How has your life been shaped by agriculture and/or beef industry? I remember from early age learning from my parents, Bob and Rhea Lanting, about the importance of animal husbandry, how to make hard decisions, the results of hard work, and ultimately that my life would always include this lifestyle. My parents often laugh about why my sister and I both married into family ranches that often include few vacations and long hours. I guess the answer to that question is best summed up by saying….What other job do you get to see nature in its ultimate beauty, work with hardworking, honest people who have similar visions, as well as work side-by-side with your family daily to provide food for a growing nation? I hope that I also can pass along that inborn love of agriculture to my three boys.

Who inspires you or serves as a mentor? My FFA students and my own kids inspire me. I have learned that if I provide the tools and resources and create a learning atmosphere that is engaging, there is no limit to the successes that my students will experience. They motivate me every day to be a better Ag teacher. To see my FFA students walk across the state at both the state and national events proves that small agricultural communities are producing the future leaders for our industry. It doesn’t get any better than that!

Jodie credits her students and FFA chapter members, as being one of her life's biggest motivations.

Jodie credits her students and FFA chapter members, as being one of her life’s biggest motivations.

I have two mentors that I currently use to “check” my ideas, and realign my focus. Julie Kerner and Pam Schwenkfelder are two women that I so admire. Their love and relentless time spent working toward the betterment of our beef industry is admirable. I often look to them for leadership, help with balancing family and ranch responsibilities, as well as the importance of being a productive member in the community. They might not know that I am watching their actions, but I find both of them to be strong leaders in our industry, thus I try to emulate these qualities in my daily life.

How do you provide encouragement to others?  I hope to provide encouragement for others by providing enthusiasm. Enthusiasm is contagious. If I am able to simply provide the initial excitement, others buy-in quickly. About eight years ago, I was contacted about starting a Progressive Agricultural Farm Safety Day for youth in our area. At first it was difficult to get the key community members on board. But with some persistence, our Cambridge Ag Safety day is a highlight in our community. This year we topped almost 100 participants and 60 volunteers. Because of that awesome turnout, I actually did very little for this huge event. Everyone in the community is now vested in this wonderful program and comes together to provide the education and resources for it. That all started with an idea and a little enthusiasm.

If given the chance, what message about agriculture or the beef industry would you share with a large group of people? We need to share the stories of family ranches. People that are purchasing our product need to make those connections to our Idaho beef families, the role we play in caring for the land, and the mission we have as key components in communities around Idaho is essential.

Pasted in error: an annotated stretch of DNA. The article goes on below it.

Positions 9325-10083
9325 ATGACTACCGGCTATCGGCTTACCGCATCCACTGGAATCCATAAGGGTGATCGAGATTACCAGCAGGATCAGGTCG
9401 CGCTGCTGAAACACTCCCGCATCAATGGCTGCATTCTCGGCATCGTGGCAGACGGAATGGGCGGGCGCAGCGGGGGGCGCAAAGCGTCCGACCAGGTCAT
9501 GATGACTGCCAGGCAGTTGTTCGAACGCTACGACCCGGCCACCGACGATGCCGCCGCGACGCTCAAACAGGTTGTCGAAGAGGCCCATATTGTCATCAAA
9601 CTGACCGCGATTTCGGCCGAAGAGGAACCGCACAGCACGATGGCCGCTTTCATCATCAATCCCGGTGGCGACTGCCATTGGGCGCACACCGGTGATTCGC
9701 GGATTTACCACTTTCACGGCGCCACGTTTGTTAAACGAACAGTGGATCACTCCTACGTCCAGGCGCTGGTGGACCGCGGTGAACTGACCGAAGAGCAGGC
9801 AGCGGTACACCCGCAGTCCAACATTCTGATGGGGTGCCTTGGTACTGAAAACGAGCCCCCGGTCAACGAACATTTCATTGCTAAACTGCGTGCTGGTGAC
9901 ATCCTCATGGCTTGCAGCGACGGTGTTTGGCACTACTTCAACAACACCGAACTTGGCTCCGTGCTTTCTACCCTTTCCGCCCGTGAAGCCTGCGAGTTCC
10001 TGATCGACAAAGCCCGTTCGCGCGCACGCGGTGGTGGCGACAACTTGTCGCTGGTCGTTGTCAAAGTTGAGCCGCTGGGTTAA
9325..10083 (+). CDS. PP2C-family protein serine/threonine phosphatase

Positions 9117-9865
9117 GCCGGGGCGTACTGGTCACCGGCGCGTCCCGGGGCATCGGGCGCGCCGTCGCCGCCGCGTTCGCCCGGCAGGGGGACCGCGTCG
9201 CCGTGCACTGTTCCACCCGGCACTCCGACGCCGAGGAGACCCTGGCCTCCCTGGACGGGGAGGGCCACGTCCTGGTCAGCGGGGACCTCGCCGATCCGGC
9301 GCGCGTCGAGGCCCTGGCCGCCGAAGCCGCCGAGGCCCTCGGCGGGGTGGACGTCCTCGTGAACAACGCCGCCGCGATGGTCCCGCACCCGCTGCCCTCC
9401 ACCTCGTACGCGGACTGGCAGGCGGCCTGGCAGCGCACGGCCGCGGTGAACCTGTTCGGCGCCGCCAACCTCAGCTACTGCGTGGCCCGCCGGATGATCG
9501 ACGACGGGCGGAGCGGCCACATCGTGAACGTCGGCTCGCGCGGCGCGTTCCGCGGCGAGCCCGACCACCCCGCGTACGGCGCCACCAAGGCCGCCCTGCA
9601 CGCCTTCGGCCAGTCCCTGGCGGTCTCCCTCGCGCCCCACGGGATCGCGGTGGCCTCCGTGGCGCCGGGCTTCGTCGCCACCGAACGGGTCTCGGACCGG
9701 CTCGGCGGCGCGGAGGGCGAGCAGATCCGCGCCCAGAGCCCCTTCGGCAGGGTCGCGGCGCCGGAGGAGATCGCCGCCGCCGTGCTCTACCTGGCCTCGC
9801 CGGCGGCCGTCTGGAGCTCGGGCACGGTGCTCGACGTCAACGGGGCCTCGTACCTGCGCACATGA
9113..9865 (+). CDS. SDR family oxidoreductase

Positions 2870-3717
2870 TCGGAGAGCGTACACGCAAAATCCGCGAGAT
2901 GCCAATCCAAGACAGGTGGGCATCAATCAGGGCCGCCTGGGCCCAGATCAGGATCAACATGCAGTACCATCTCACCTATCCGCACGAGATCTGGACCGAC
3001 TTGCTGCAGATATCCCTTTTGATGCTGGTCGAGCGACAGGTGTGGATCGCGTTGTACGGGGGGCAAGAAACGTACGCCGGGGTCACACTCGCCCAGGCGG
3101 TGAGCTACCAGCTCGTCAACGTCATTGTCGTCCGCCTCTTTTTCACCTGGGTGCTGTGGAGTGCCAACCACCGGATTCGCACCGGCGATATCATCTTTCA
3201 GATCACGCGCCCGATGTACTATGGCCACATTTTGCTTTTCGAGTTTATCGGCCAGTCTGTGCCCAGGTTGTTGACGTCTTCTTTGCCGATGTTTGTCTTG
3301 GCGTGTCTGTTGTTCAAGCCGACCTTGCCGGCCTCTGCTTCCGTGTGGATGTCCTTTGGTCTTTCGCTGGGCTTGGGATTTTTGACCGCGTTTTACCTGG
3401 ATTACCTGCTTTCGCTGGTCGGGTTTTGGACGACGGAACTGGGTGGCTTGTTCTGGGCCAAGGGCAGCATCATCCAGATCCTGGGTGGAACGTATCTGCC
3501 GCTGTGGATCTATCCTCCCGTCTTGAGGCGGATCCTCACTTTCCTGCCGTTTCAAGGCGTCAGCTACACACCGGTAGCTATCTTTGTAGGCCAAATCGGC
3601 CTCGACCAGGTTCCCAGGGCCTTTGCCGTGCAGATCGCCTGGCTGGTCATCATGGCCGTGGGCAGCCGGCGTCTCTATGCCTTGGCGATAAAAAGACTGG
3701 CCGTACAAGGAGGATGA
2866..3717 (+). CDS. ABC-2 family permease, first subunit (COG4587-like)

During last week's Idaho Vandal football game, the Mink family was named CHS Farm Family of the Year!

During last week’s Idaho Vandal football game, the Mink family was named CHS Farm Family of the Year!   Photo credit: Autumn Lynn Photography

What are you most thankful for? I am most thankful for my family, my friends, my students, and the agricultural community I live in. In August of this year a spiteful mosquito gave me the West Nile virus, which led to viral meningitis. My inability to teach school or even take care of my family’s needs has truly opened my eyes to the importance of relationships. The Cambridge and Midvale communities have helped me and my family extensively. Small agricultural communities are the true heartbeat of our nation. Relying on neighbors and assisting others when needed is ultimately the reason Justin and I have chosen to raise our children in this community. I am thankful for a wonderful rural school that allows individual growth with an enormous amount of agricultural-influenced curriculum. I am looking forward to getting back to school in January, and assisting my husband on the ranch. As much as this illness has frustrated me, I am thankful for the life lessons in humility, patience and setting priorities.

What is your favorite meal to cook yourself or for others? I love my Crock-pot and my Traeger grill. Nothing beats a tender roast with potatoes and carrots after a long day. My kids love hamburger pizzas on the grill. Using a simple pizza dough recipe, I grill individual sized rounds on the grill for 3 to 4 minutes on each side. I then allow the kids to individualize their pizza. Favorite toppings include hamburger, olives, tomatoes, artichokes, spinach, and mushrooms. After topping with cheese, they go back on the grill for another 3-4 minutes to melt everything to perfection! They are an absolute favorite.

What is the first thing you do when you walk into a grocery store? The first thing I do when I walk into the grocery store is to make sure that my kids and husband are not with me! I am a very organized person and attack the grocery store with a plan. I only shop in a larger grocery store every 2-3 months, so it’s also essential that my large white cooler is loaded in the car! My local community grocery store provides all the weekly needs!

The Mink family celebrates the success of their kids, after a local fair.

The Mink family celebrates the success of their kids, after a local fair.

What are some of your favorite pastimes and/or hobbies? I LOVE sports! I enjoy all aspects of sports, especially watching my kids participate in football, basketball and baseball. I am a little bit competitive and often get excited at games, so my husband often selects a seat away from me! I also enjoy taking pictures and entertaining family and friends in our home.

What are three little known facts about you? 1) I am a Vandal through and through. I used to have duct tape in my classroom that I would use to cover up logos and names of that “other” university on students’ shirts and sweatshirts. 2) I really don’t like chocolate, but I do love salt water taffy. 3) I love to write little notes to everyone. My kids and students might find them stuck in their book, slid into their locker, or handed to them before an important contest or game. Many of my FFA students keep these notes of encouragement in their FFA jackets. One student told me that when she is having a bad day, she pulls out all her notes and finds new inspiration.

Be sure to keep up with Jodie, by following her on Facebook, or by following the Weiser River Cattle Association!

Categories: Beef, Blogging, Idaho Cattlewomen, Ranch Life